Mark Cooney


Mark Cooney was born and raised in Dublin, Ireland. He attended University College Dublin where he studied law and met his wife. They came to the United States in 1980. He has a PhD in Sociology from the University of Virginia and a Doctor of Juridical Science from Harvard Law School. Mark is a full-time professor in Sociology at the University of Georgia and adjunct at the law school. He specializes in crime, law and deviance. He just published his third book, Execution by Family: A Theory of Honor Violence. Mark lives in the Historic Dearing Street neighborhood in Athens, with his wife Mary Kelly.


What do you love about your job?


I love the freedom of it, the ability to work on anything I want, anything that attracts my interests. As a result of this, I have worked on many aspects of law and conflict and violence over the course of my career. I continue to work on new subjects, and I can pick those myself. No one tells me what to do. As long as I turn up and teach my classes, the requisite days, those are the only real obligations I have, you know or the occasional faculty meeting. So, there is wonderful freedom in what I do. It is just a great life. And it helps greatly that I love teaching. Large freshman classes and small graduate seminars — they all present enjoyable challenges.


If you could see any band, anywhere, who would it be and where?


It would probably be The Pet Shop Boys. Where? I don’t know…Rio!


If you could travel anywhere in the world right now, where would it be and why?


Probably Cambodia, Vietnam, Laos, Thailand because we have never been there, and it is a part of the world that I am particularly interested in. One of the things I have studied is violence, and I have always been very interested in, not just the Vietnam War, but also the Cambodian Genocide. It is something I have read quite a bit about, and I would really like to go there and see some of the sites and see how the country has come out of that, the dreadful catastrophe that they underwent.


What is your favorite restaurant in Athens, and what do you love there?


The National. I like the hangar steak, and we always have the hummus starter. I like their cocktails too.


If you could have lunch with anyone, dead or alive, who would it be and where?


Yuval Noah Harari, the Israeli historian who has written two main books Homo Deus and Sapiens, and they are kind of large histories of the human species. He is really a visionary thinker, but he writes in a really straight forward, very lucid, very humorous way. The range of references and the extraordinary amount of knowledge he is able to marshal is really amazing. We might go back to lunch at the Eiffel Tower where Mary and I had our anniversary lunch a few years ago. That was wonderful because it was a wonderful city and a beautiful view. Window seat at the Le Jules Verne.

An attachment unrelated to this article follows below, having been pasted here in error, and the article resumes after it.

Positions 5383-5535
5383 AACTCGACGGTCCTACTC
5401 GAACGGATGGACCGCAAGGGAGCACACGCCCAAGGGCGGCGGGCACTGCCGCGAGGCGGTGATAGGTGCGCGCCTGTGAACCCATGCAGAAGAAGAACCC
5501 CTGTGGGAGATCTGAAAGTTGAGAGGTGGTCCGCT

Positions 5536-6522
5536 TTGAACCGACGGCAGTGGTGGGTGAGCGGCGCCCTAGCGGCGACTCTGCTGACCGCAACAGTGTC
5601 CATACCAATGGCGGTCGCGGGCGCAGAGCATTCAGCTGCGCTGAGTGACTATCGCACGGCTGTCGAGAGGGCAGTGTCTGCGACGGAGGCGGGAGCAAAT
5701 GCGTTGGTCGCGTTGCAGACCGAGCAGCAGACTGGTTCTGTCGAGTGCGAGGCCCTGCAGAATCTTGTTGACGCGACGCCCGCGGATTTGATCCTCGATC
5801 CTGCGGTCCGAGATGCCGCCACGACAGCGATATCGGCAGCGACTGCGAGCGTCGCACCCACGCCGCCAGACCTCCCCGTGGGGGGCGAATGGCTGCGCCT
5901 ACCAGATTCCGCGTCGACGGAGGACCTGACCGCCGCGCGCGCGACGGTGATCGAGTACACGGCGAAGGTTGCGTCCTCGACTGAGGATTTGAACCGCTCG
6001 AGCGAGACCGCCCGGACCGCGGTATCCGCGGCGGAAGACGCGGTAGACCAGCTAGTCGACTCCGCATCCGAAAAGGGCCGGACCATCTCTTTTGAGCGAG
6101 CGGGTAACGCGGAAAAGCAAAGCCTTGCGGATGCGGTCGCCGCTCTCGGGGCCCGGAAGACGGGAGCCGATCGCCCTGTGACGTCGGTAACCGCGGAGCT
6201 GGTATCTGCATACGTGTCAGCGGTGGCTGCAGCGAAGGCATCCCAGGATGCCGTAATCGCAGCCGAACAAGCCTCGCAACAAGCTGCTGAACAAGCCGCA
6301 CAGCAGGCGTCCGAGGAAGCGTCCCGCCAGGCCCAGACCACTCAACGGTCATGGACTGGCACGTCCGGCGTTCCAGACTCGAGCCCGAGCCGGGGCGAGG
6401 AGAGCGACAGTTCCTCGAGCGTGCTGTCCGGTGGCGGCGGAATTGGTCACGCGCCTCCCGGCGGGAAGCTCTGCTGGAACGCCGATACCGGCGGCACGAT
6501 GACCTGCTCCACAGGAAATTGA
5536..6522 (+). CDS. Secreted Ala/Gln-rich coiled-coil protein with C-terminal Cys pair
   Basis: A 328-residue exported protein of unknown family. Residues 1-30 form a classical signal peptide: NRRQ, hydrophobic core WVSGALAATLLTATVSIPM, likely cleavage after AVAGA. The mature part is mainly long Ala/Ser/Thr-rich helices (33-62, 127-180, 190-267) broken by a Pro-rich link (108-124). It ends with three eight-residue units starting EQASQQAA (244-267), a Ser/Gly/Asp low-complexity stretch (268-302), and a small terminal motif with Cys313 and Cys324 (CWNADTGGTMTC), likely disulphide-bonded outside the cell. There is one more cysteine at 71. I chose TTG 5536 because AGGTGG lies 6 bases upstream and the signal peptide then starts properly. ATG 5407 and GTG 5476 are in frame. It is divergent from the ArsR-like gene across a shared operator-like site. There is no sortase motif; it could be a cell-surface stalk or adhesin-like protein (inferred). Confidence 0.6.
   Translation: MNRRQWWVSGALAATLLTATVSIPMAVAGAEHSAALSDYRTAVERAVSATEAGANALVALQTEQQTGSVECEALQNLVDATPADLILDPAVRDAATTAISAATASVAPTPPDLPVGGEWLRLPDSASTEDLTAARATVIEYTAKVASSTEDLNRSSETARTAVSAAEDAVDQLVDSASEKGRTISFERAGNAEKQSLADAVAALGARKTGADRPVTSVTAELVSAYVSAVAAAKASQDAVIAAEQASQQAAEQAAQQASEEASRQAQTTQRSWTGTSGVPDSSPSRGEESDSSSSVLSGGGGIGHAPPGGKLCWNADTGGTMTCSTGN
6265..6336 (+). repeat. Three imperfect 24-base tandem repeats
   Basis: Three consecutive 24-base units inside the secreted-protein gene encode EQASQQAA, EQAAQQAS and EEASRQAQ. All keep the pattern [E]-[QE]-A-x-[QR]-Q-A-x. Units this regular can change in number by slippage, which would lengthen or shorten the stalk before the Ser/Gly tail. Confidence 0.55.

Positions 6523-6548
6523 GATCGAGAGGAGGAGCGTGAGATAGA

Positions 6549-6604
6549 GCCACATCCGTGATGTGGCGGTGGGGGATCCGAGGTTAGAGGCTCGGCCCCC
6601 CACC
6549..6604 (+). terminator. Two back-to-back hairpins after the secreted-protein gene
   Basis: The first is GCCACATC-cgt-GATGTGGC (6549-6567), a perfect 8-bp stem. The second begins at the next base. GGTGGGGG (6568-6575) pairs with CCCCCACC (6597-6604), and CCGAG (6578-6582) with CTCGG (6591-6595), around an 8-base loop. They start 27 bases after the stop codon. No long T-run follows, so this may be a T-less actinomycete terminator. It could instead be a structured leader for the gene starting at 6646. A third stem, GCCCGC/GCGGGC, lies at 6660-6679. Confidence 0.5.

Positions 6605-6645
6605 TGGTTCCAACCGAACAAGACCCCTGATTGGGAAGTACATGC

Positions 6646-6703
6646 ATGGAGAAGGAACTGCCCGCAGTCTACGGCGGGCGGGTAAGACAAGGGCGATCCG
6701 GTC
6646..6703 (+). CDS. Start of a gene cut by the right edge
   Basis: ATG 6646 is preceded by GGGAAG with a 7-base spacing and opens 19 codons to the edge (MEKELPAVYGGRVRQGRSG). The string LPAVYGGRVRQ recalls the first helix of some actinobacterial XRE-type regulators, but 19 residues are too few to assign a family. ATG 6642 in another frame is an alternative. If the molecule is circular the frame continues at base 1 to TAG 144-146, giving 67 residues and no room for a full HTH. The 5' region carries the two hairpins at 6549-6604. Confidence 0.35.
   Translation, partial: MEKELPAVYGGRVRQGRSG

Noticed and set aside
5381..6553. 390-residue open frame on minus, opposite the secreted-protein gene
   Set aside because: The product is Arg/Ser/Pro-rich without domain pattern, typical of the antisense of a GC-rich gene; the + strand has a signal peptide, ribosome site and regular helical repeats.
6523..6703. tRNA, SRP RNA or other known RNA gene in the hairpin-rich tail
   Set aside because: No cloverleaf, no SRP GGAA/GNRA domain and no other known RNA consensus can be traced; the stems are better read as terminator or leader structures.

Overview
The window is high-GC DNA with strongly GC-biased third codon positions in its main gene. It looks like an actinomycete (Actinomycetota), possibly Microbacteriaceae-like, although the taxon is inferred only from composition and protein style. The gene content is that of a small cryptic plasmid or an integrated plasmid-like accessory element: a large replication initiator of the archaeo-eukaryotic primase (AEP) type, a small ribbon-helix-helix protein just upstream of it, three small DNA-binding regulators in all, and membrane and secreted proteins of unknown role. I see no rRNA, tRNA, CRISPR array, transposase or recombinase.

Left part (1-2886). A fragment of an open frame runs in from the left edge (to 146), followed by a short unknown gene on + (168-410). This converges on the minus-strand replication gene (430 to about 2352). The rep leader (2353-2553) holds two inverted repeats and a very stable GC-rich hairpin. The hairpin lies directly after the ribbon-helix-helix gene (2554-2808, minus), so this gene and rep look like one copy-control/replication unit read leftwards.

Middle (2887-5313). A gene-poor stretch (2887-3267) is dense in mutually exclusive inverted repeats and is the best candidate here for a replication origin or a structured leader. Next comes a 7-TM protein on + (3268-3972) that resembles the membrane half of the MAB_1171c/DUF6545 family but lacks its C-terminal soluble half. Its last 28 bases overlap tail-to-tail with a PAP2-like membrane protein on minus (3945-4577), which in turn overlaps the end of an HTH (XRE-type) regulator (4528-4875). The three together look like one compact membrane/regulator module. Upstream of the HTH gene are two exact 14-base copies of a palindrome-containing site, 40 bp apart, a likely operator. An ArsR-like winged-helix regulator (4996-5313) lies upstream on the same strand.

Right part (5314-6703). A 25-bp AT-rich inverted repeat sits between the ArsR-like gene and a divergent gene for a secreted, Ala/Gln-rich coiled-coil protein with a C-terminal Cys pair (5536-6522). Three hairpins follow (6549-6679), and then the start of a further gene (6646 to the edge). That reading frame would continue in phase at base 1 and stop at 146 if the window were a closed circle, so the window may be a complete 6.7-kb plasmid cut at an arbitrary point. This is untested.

If you could have a billboard anywhere, saying something, what would it say?


You only go around once.


What advice would you give your younger self now?


The only advice I think I would give would be to remind myself that life is precious and time is short. Don’t waste it.


What is your favorite thing to do in Athens on a day off?


I like to play golf and Mary and I like to go for walks.


What is something interesting about you that most people don’t know?

I was swapped at birth. So, my mother and her sister went into the same “nursing home” in March of 1955 and they both delivered a baby within four days of each other. And, in those days if you were a middle class woman in Dublin, you stayed in this nursing home after giving birth for about six weeks to recover. I think there is actually a very good chance that I was swapped with my cousin. My mother and her sister were having champagne or something celebrating and they got mixed up and like which one is it you know? They both look the same anyways. The reason I say this is my cousin was much more like my father for example in temperament and they were very close until my father died two years ago. They were almost kind of like best friends, and I was never on the same wavelength. I am much more like his father. I even look like him. His father was tall and skinny like me and he was more the same temperament. I think there is a good chance I was swapped.


What three words or phrase comes to mind when you think of the word “home”?


Comfort, elegance and serenity.

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